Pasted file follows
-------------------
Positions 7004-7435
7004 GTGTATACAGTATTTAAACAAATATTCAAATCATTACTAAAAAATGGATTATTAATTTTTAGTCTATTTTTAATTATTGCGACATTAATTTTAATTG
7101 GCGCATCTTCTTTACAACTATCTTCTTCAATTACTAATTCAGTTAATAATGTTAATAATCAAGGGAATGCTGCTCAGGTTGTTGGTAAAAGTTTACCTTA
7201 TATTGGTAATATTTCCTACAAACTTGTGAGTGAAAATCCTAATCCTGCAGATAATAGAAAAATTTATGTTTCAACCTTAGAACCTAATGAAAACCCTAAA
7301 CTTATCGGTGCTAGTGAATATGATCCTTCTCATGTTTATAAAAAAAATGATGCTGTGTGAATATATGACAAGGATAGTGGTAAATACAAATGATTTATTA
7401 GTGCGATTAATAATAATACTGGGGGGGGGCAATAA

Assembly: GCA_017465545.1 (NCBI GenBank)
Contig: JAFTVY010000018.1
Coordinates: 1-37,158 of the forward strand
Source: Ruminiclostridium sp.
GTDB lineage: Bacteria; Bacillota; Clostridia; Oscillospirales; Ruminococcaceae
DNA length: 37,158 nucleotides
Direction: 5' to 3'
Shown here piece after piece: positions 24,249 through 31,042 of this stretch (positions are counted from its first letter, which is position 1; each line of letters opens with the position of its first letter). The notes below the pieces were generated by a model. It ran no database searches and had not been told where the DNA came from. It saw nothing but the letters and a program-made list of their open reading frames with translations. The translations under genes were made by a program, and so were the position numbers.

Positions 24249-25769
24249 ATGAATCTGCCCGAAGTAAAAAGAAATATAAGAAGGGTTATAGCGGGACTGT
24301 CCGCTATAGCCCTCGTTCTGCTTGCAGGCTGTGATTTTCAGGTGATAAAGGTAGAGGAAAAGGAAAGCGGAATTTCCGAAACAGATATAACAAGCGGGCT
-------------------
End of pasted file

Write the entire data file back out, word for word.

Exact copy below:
Positions 7004-7435
7004 GTGTATACAGTATTTAAACAAATATTCAAATCATTACTAAAAAATGGATTATTAATTTTTAGTCTATTTTTAATTATTGCGACATTAATTTTAATTG
7101 GCGCATCTTCTTTACAACTATCTTCTTCAATTACTAATTCAGTTAATAATGTTAATAATCAAGGGAATGCTGCTCAGGTTGTTGGTAAAAGTTTACCTTA
7201 TATTGGTAATATTTCCTACAAACTTGTGAGTGAAAATCCTAATCCTGCAGATAATAGAAAAATTTATGTTTCAACCTTAGAACCTAATGAAAACCCTAAA
7301 CTTATCGGTGCTAGTGAATATGATCCTTCTCATGTTTATAAAAAAAATGATGCTGTGTGAATATATGACAAGGATAGTGGTAAATACAAATGATTTATTA
7401 GTGCGATTAATAATAATACTGGGGGGGGGCAATAA

Assembly: GCA_017465545.1 (NCBI GenBank)
Contig: JAFTVY010000018.1
Coordinates: 1-37,158 of the forward strand
Source: Ruminiclostridium sp.
GTDB lineage: Bacteria; Bacillota; Clostridia; Oscillospirales; Ruminococcaceae
DNA length: 37,158 nucleotides
Direction: 5' to 3'
Shown here piece after piece: positions 24,249 through 31,042 of this stretch (positions are counted from its first letter, which is position 1; each line of letters opens with the position of its first letter). The notes below the pieces were generated by a model. It ran no database searches and had not been told where the DNA came from. It saw nothing but the letters and a program-made list of their open reading frames with translations. The translations under genes were made by a program, and so were the position numbers.

Positions 24249-25769
24249 ATGAATCTGCCCGAAGTAAAAAGAAATATAAGAAGGGTTATAGCGGGACTGT
24301 CCGCTATAGCCCTCGTTCTGCTTGCAGGCTGTGATTTTCAGGTGATAAAGGTAGAGGAAAAGGAAAGCGGAATTTCCGAAACAGATATAACAAGCGGGCT